Sunday, September 14, 2008

The North American Cowboy

Just mention the word cowboy to some people and a little smile appears on their faces. Perhaps they remember their favorite characters from television shows such as Rawhide and Wagon Train. The characters in these shows seem to have become part of our lives. In fact, we have never forgotten those men who sat high in their saddles, who conducted themselves by a code of ethics and who portrayed all that was good about the West. We can only imagine how hard the real cowboys worked in the mid 1800s. It was a unique way of life and not suited to all men.

Some etymologists suggest the word “cowboy” came from Middle English/Germanic roots but others say it originated in medieval Ireland and was used to describe a young man who tended cows. One thing we know for sure is that the term was widely used during the late 1860s when young Confederate soldiers returned to Texas. There was little work available, but there was an abundance of longhorn cattle roaming freely on the prairies. The young men rounded up thousands of unbranded longhorn cattle that they sold to land barons. This roundup was sometimes called a “cow hunt.”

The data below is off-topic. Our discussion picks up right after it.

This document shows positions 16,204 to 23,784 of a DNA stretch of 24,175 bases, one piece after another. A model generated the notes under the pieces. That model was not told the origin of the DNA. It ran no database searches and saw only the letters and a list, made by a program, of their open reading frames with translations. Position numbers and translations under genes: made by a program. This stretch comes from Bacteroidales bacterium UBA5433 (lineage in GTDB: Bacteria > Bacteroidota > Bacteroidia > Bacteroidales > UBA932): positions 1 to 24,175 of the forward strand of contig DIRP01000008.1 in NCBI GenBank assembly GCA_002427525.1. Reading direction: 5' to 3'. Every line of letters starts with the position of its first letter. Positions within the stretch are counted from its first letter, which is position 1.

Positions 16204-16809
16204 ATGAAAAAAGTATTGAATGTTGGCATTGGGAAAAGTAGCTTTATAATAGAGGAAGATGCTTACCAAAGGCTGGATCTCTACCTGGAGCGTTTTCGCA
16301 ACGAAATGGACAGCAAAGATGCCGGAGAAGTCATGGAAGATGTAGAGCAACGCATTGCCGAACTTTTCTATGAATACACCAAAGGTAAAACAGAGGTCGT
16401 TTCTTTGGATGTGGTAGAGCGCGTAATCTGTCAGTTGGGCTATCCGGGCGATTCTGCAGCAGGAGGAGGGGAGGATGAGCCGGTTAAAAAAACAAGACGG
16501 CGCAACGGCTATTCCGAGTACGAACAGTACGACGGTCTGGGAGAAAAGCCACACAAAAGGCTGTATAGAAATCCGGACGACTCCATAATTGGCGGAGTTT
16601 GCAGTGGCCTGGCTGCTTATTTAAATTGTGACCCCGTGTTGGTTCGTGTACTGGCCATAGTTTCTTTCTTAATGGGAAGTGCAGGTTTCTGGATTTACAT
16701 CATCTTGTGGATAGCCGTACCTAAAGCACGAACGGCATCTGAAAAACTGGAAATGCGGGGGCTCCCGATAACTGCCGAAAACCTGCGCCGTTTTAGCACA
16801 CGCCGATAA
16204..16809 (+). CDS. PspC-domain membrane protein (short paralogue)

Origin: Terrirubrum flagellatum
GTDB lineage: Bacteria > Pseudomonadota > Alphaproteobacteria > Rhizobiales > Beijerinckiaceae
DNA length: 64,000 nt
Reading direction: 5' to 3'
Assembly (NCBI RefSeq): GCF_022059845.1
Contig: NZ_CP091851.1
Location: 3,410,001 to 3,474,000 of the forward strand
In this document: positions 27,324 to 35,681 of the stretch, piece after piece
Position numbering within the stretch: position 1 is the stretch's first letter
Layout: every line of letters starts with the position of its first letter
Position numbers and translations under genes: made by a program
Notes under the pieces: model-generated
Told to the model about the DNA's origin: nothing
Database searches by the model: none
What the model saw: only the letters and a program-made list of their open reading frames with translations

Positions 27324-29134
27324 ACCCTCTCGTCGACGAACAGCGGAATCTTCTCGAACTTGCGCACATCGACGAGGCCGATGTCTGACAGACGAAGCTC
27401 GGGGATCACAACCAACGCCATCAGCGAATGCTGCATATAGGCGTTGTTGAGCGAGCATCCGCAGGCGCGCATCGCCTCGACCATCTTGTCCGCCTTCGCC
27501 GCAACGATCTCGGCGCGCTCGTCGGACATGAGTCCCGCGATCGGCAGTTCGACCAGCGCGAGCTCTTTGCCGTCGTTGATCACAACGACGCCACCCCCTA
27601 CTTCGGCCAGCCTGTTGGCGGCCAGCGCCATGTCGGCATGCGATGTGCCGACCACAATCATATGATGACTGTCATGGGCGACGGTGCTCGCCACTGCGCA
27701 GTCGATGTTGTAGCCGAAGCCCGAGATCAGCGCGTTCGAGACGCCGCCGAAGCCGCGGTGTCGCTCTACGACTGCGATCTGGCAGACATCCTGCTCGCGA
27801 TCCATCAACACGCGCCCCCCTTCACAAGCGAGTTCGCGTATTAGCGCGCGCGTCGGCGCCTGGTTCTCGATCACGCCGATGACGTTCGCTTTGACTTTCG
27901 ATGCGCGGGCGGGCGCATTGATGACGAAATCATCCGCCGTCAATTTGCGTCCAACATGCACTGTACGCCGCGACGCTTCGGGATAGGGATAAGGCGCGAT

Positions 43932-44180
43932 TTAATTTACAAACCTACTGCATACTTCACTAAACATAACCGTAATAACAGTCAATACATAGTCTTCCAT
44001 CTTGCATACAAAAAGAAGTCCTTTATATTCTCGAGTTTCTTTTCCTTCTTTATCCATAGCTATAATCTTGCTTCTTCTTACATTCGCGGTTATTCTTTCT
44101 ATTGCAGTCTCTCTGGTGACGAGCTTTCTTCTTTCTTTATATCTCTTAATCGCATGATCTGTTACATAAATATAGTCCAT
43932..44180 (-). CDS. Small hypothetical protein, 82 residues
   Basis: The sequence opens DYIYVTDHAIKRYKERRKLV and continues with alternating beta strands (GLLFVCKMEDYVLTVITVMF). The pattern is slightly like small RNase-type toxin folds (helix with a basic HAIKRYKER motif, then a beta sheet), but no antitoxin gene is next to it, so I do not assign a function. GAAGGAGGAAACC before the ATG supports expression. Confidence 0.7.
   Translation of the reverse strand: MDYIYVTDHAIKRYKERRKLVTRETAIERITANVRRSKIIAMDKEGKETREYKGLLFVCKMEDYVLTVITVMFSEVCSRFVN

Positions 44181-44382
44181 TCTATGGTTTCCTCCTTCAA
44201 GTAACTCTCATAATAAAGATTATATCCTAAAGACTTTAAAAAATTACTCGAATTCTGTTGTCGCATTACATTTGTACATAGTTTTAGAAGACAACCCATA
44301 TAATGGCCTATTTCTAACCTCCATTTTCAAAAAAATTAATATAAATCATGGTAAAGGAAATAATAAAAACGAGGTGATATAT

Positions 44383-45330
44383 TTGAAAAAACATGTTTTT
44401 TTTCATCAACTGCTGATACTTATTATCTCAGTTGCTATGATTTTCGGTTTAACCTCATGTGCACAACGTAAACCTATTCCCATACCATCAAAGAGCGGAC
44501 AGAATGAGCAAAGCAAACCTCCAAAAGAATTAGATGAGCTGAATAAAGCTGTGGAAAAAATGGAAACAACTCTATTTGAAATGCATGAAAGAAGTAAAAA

Some cowboys worked on ranches while others chose the trail. These cowboys usually owned their own saddle but rode the company’s horses. They averaged between 10 and 15 miles a day as they travelled north across swollen rivers, endured lightning storms and stampedes that could be started by the flash of a match. The average age for these young men was about 25 year and, despite their youth; the work was so hard that almost two thirds never again worked on a cattle drive and chose a different line of work.

The men who did choose the trail rather than working closer to home led a very hard life. As the Topeka Commonwealth stated on August 15, 1871, “The Texas cattle herder is a character, the life of which can be found nowhere else on earth. Of course he is unlearned and illiterate, but with few wants and meager ambitions. His diet is principally navy plug and whiskey and the occupation dearest to his heart is gambling. His dress consists of a flannel shirt with a handkerchief encircling his neck, butternut pants and a pair of long boots, in which are always the legs of his pants. His head is covered by a sombrero, which is a Mexican hat with a high crown and a brim of enormous dimensions. He generally wears a revolver on each side of his person, which he will use with as little hesitate on a man as on a wild animal. Such a character is dangerous and desperate and each one has generally killed his man.”